Helter Skelter and Euangélion

The death of Charles Manson is not good news to me. I find no joy and no solace in it. In fact, no matter how putrid the moral failings or heinous the crimes of the deceased, glee over death – any death – always makes me sad. I understand the visceral reaction people have about cult leaders, serial killers, abusers and perpetrators of all sorts of nefarious acts. On a gut level, I understand – and even sympathize – when people espouse their hatred for those souls that show us how dark the human mind and heart can become. I understand in my gut why radio DJ’s, co-workers and thousands of people on social media celebrate the demise of one such man. I get why so many people feel certain that if there is a Hell, Charles Manson is now there. I do. I mean, I have found myself – at my worst – wishing a car accident on someone who cut me off in traffic. I am not proud of that. It reveals the darkest parts of my reptilian brain when slighted, and I am firing on too much caffeine and too little sleep. But it does not reveal my heart.

My heart breaks, for a world that relishes in punitive justice much more than it does restorative justice and reconciliation. The death of Charles Manson is essentially meaningless. A highly charismatic and tortured man who as a kid was abandoned by his mother didn’t know his biological father found a way to inflict his pain on the world. There were 7 horrific murders carried out by his following. Several people are still rotting away, awaiting their own death in prison. And many more people – the loved ones of the victims – lived or continue to live out their lives with a wound that no one, no one can ever heal.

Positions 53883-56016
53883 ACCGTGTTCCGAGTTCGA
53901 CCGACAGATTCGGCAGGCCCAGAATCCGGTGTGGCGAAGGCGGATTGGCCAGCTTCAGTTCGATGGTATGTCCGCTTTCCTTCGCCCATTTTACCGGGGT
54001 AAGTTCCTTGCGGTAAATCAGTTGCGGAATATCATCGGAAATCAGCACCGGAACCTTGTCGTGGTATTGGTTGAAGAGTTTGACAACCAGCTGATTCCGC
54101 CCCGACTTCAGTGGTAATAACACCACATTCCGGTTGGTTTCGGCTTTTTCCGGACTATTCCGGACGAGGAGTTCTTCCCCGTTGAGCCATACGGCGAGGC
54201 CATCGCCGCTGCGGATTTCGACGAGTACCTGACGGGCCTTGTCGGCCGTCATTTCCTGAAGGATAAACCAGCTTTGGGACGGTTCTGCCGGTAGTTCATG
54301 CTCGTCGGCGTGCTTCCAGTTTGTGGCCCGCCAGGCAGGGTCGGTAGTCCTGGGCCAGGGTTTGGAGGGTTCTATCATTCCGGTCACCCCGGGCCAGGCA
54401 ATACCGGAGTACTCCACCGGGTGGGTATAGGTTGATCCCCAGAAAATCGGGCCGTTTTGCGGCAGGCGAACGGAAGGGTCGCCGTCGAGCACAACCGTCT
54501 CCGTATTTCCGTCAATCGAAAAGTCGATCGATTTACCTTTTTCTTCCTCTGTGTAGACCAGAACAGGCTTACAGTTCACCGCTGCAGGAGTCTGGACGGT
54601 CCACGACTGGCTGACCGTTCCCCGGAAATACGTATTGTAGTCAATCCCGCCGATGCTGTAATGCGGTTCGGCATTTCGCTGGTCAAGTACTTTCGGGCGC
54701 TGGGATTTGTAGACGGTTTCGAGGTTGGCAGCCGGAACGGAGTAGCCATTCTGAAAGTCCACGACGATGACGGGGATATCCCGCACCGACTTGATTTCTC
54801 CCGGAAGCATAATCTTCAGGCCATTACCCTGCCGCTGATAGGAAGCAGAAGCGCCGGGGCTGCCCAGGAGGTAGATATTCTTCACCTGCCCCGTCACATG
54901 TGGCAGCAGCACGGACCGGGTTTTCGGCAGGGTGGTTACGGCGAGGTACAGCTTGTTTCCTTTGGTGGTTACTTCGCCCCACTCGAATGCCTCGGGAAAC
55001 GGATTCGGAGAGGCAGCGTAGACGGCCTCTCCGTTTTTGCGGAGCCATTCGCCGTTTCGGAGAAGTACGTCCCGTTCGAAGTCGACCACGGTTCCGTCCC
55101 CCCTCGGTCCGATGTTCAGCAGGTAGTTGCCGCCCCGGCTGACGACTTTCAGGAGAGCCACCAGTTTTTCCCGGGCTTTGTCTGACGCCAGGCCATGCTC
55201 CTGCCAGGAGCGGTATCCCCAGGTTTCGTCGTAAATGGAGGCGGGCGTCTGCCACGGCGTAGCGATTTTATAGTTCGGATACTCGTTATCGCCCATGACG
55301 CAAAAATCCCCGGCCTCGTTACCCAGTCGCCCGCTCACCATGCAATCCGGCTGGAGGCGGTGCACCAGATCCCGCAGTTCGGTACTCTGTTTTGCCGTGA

The death of Charles Manson has me wishing I still believed in Jesus. Not the punitive, scary Jesus ready to send anyone to hell for being born into the wrong culture or for not saying the right prayer, that I believed in as a youth. But the Christ. The one of whom Paul said, “one man’s act of righteousness leads to justification and life for all.” The one whom for Irenaeus “became what we are, that he might bring us to be even what he is himself.” The Christ I once truly believed was going to recapitulate, reconstitute all things great and small and reconcile them to God, to the earth, and to each other.

Charles Manson stole a song title from the Beetles and preached “Helter Skelter.” He somehow convinced his followers that a great race war was coming, that their crimes would be the catalyst for this apocalyptic event and that he would be at the helm of leading a new society. He was a severely flawed and failed messiah figure. Jesus preached Euangélion (Greek: εὐαγγέλιον) or the Good News that the kingdom of God was at hand, that it was dwelling among us. Sure he preached a lot of really judgmental sounding things about hell too, and his own sort of impending Armageddon. But somehow, many of his followers including the Paul of the 7 authentic Pauline letters, some of the Church Fathers many Eastern Orthodox and Catholic mystics and more than a few liberal Protestants took the stories about Jesus’ life death and resurrection to mean that God was reconciling the whole cosmos in this one man. That’s where I was in my last days as a minister of “the Good News.”